Fast forward a few hundred years and we have people dressing up like pirates, Batman, witches and Elvis while they go out drinking. Meanwhile masked children are roaming the streets in search of candy. There are also a few obscure cults and Satan worshipping religions that have attached special meaning to Halloween. The question any Christian should be asking is whether any of those things matter. Is it wrong to dress like a pirate and ask for candy? I'm sure if you ask the question "what would Jesus do" that's probably not the answer you'll get, but that doesn't make it necessarily wrong. You'll have to measure whether dressing like a giant M&M and asking for candy is right or wrong based on your own values.










    The cults and dark religions are a different issue. What if a group of people started sacrificing animals to Satan on Christmas? Would that make Christmas a satanic holiday? What about 500 years from now? Sadly, that is what has happened to Halloween. It has been hijacked over the years by different groups using it for their own purposes. Its meaning has been distorted over the years (purposely by some Christians) but the original intent was never to be anything other than a harvest celebration.
    Perhaps it's time to take Halloween back. The next time you hear a Christian saying they don't believe in Halloween or they think it's evil, take a few minutes to set them straight. Tell them to take this opportunity to thank God for the harvest and ask for His wisdom for the upcoming year. After all, that's what the holiday was intended for. If you go out and get a bunch of candy, well then it would be a good thing to thank God for that harvest as well (you might want to pray for good teeth too).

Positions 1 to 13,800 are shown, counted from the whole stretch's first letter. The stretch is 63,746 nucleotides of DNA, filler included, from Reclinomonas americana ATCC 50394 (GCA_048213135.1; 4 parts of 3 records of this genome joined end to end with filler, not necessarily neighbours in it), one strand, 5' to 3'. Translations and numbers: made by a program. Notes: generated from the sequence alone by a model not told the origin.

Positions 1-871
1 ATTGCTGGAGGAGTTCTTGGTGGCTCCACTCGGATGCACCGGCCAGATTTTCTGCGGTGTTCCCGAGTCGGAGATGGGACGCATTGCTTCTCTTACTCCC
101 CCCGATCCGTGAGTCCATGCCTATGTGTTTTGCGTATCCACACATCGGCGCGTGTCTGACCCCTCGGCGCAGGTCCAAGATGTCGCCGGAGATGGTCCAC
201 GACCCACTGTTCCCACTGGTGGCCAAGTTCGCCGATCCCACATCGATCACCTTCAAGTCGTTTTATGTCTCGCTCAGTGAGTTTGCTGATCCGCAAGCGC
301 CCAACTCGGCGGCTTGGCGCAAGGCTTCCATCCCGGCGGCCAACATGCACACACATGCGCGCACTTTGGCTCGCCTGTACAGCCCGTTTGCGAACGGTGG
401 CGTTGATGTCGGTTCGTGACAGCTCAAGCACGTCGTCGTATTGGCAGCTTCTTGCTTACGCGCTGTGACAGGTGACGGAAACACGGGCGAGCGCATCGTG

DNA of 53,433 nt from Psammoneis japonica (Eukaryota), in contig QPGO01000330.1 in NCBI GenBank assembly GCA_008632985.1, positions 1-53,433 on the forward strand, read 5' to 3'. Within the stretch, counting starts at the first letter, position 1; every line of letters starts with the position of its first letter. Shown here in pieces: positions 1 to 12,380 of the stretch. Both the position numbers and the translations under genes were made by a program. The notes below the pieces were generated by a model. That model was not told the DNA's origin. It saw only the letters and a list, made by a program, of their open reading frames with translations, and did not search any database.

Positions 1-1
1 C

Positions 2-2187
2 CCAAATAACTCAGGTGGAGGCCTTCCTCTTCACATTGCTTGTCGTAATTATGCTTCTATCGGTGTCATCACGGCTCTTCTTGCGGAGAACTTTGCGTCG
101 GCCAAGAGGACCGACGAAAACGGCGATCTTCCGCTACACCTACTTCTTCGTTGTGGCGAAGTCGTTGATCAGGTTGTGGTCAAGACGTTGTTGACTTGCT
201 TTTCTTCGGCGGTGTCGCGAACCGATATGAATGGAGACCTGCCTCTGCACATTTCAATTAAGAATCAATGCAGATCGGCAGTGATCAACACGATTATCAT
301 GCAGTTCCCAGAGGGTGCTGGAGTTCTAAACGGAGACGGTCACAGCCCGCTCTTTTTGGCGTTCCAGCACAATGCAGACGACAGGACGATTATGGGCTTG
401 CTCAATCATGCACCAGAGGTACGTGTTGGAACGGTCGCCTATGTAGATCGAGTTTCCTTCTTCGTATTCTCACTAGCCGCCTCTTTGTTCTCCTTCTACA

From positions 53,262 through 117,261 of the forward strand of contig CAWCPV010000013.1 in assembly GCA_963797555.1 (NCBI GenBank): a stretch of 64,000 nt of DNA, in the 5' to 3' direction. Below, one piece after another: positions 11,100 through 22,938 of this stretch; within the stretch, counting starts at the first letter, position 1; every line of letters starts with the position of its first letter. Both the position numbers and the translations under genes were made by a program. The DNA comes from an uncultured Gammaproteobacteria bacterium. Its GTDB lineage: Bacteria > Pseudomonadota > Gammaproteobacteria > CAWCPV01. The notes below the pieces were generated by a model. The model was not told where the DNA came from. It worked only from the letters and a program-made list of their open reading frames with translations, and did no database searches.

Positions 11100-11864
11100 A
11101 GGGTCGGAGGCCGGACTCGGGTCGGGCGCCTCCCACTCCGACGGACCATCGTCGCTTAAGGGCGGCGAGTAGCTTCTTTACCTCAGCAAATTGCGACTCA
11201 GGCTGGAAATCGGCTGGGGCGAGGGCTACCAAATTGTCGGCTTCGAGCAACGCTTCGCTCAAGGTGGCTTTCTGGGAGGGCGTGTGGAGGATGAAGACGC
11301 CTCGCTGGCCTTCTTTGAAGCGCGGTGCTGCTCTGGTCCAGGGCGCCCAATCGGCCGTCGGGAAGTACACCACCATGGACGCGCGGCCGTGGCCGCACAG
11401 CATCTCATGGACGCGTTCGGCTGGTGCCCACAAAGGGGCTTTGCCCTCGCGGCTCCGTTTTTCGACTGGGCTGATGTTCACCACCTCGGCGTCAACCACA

This Halloween, instead of fighting against the holiday embrace the original meaning of it and use it as an opportunity to educate others. After all, it could be that the Celts had it partially right. Maybe on this one day, we're closer to the supernatural world. Maybe just maybe, if we use the opportunity to pray for wisdom we'll be able to get some of our own divine guidance for next year!

WHAT MAKES THE GRAVEYARD A SPOOKY AND SCARY PLACE?





    Under the watchful gaze of crumbling saints and baby-faced cherubs, you hurry down a path lined with mausoleums. Eventually, you pass crops of headstones casting long, narrow shadows in the moonlight. Each engraved with the epitaph of the dead person's life. You run past sunken graves and dying flowers, hoping that the sound you hear is just the wind and you're trying to shake the feeling that something is following close behind you.
    Maybe you've never taken a midnight stroll through your local cemetery. But if you have ever set foot in one, you've likely felt a hint of fear and uneasiness that is their legacy. Maybe you were attending a funeral of someone dear and close to you, touring graveyards or simply fleeing things that go bump in the night.
    Whatever your reason for strolling among the tombstones, you probably felt something noteworthy about the experience-something different from all the other spaces and places that fill our lives. After all, graveyards are the final resting place for many of our dead. People say their last goodbyes there, sometimes returning year after year to leave flowers or say a few words.